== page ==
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ArcelorMittal Yet to Restore Wetland, Violating EPA’s Order   


Top: One of several sewage lines ArcelorMittal uses to dump feces in a wetland used by local farmers. The DayLight/Franklin Nehyalor

By Franklin Nehyalor  

YEKEPA, Nimba County –  ArcelorMittal Liberia (AML) has not completed an Environmental Protection Agency recommendation to restore a wetland the company degraded and polluted in Yekepa, according to an EPA report.

The steel company was mandated to reinstate 9.33 acres of wetland that it polluted with human feces, according to the report published in March this year but recently obtained by The DayLight.

The EPA investigation was commissioned after residents of Area Q, S1, and Liagbala—three communities mainly affected by the pollution—erected a roadblock in February this year for  “the constant habit of (AML) dumping employees’ feces into their communities.”

The investigation corroborated the communities’ accusation. It found that the company’s sewage plant had contaminated groundwater in the area after two tests.   

“The result of the analysis shows that iron, phosphate and e-coli were above permissible limits in both ground waters samples,” the EPA report said. E. coli for the Escherichia coli bacterium, iron and phosphate in water cause diarrhea, stomach cramps, occasional fever for people, and low dissolved oxygen for fish.

ArcelorMittal dumps human feces into a wetland in Yekepa, Nimba County, according to the Environmental Protection Agency (EPA). The DayLight/Franklin Nehyalor

ArcelorMittal continues to violate EPA’s orders.

On April 17, 2024, about a month after the report, police arrested an ArcelorMittal tanker transporting 7,200 gallons of feces from Buchanan, Grand Bassa County to Yekepa, Nimba County.

In a statement seen by The DayLight,  Prince Moore, AML’s tanker driver, told police that he was dispatched on April 16 to collect sewage waste from Buchanan to Yekepa by the transport office of ArcelorMittal.

But the EPA, the government agency that authorizes the transport of hazardous wastes or substances in or out of Liberia, said it was unaware of the transport. “The EPA did not give AML any permit to transfer sewage waste from Buchanan to Yekepa,” Danise Dodoo, EPA’s head of media and corporate communications, said in an email reply.

ArcelorMital’s failure to obtain approval to transport the sewage waste violates the Environmental Protection and Management Law of Liberia, punishable by a fine of not more than US$50,000 or imprisonment for a period not exceeding 20 years, or both.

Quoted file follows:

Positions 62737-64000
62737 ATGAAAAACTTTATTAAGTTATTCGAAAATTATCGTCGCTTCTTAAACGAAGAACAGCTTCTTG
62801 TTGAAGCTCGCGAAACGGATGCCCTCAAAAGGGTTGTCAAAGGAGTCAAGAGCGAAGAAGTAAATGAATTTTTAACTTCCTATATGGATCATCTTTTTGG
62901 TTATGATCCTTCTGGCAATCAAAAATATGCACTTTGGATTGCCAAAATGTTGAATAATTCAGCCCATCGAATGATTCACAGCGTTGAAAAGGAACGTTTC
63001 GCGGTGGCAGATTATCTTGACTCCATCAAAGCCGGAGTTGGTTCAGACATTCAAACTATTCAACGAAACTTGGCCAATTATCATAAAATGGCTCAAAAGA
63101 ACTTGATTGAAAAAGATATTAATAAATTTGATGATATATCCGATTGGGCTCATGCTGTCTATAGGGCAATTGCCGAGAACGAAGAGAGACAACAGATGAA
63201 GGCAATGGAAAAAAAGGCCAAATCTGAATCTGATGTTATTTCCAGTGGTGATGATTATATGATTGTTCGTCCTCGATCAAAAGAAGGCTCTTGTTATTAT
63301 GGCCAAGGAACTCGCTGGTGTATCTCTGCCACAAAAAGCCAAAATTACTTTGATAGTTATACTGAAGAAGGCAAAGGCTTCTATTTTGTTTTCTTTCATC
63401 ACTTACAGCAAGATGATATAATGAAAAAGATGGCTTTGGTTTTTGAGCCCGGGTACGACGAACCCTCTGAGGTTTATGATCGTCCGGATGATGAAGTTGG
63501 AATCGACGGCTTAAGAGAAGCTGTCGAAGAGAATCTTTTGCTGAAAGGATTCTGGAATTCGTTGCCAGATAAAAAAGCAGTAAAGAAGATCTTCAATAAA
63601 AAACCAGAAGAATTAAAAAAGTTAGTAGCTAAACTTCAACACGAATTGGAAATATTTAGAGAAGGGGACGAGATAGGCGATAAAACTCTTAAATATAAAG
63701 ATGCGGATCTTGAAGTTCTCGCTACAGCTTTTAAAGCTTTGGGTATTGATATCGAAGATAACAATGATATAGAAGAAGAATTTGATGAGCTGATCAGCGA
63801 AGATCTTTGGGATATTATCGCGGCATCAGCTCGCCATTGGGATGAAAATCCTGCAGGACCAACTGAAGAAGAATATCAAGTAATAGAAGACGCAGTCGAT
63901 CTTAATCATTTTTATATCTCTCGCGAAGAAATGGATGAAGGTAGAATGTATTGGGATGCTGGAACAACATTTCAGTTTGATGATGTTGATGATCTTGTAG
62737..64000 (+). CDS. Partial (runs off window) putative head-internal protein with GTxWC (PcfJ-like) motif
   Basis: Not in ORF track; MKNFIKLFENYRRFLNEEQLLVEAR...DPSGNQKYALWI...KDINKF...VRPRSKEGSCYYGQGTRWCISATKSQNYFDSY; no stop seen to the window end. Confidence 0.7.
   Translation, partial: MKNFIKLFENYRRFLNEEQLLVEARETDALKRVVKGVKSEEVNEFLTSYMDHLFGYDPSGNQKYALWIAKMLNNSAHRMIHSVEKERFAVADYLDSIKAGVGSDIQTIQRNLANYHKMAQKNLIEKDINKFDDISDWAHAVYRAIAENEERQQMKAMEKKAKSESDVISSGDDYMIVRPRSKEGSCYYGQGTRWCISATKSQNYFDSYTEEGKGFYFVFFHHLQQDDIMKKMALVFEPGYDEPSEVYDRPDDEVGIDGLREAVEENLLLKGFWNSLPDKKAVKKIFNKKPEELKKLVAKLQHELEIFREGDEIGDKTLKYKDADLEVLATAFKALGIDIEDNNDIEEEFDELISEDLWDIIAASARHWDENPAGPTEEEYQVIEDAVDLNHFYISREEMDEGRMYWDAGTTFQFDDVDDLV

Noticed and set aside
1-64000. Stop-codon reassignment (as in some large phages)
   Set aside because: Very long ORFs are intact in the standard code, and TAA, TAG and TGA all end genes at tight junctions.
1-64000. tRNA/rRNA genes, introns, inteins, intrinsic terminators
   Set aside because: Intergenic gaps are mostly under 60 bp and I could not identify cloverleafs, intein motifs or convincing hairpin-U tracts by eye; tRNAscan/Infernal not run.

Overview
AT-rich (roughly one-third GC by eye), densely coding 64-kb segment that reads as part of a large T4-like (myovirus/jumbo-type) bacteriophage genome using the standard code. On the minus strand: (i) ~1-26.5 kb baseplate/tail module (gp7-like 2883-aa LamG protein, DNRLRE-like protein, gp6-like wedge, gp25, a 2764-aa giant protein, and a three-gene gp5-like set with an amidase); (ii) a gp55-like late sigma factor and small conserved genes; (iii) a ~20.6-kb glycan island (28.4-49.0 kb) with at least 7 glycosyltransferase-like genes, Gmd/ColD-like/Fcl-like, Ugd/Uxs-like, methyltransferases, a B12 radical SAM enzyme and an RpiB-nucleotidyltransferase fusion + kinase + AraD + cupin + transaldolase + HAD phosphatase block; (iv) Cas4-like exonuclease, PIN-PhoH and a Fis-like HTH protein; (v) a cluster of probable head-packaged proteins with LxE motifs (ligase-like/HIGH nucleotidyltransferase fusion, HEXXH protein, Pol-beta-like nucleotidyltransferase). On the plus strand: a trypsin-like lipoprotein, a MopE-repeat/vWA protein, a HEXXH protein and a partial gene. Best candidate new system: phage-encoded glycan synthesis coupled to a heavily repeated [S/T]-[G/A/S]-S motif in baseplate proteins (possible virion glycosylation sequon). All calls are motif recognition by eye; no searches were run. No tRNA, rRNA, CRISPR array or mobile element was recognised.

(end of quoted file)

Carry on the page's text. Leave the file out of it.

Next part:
The headquarters of the Environmental Protection Agency of Liberia(EPA). The DayLight/Mark Newa.

The EPA March 6 report was the second of two assessments by the agency regarding ArcelorMittal’s degradation of biodiversity in Nimba. In June 2022, an EPA assessment found the steel company guilty of environmental pollution and soil degradation in three communities in Yekepa after Nimba Mom-Waa, a local advocacy group that represents the affected communities, filed a complaint with the agency. The group had identified alleged environmental pollution and soil degradation and asked the EPA to investigate the matter.  

After a thorough assessment, the EPA imposed a four-part fine on ArcelorMittal, totaling US$110,000 for breaking Liberia’s environmental laws.

The 2022 report also outlined six recommendations that should have been completed, including providing compensation packages to all farmers for damages caused to crops, alternative livelihoods for farmers using the polluted portion of the wetland and repair to damaged sewage lines. The recommendations included the construction of a water treatment plant and the provision of at least one treated drinking water source in each of the three affected communities.

But Alex Paye, the executive director of Nimba Mon-Waa, told this paper that the water treatment plant is nonfunctional and AML is yet to provide treated water units in the affected communities.

“The company still buys minerals [water] from an Indian company for its employees while our people suffer,” he said.

Restoration of the wetland should have been completed in a hundred days and the repair of broken sewage pipes from residential and office buildings hosting the company and its workers, in 60 days. 

A septic tank that AML uses to dispose of feces in a nearby wetland with tree crops. TheDayLight/Franklin Nehyalor

The March recommendation also included the construction of water treatment units for communities in sixty days, as of the date of the release of the March 6, 2024 report.

Friday, June 21, 2024, makes the count exactly 105 days since the recommendations.

Winston Daryoue, AML’s Communication Manager, said the company is making efforts to address these issues.

“ArcelorMittal Liberia is in conversation with local community members to address their queries in relation to the restoration of the wetland,” Winston wrote via email.

“We are presently carrying out the tendering process to hire a vendor for the construction of two solar water kiosks at Areas Q and S. Construction work will commence in due course.”

ArcelorMittal has implemented some of the recommendations. It paid US$16,583.53 to compensate 25 farmers whose crops were damaged by the pollution. It has also introduced alternative livelihood for those affected by the pollution and contracted a company to repair and maintain its sewage lines. 

This story was a production of the Community of Forest and Environmental Journalists of Liberia (CoFEJ).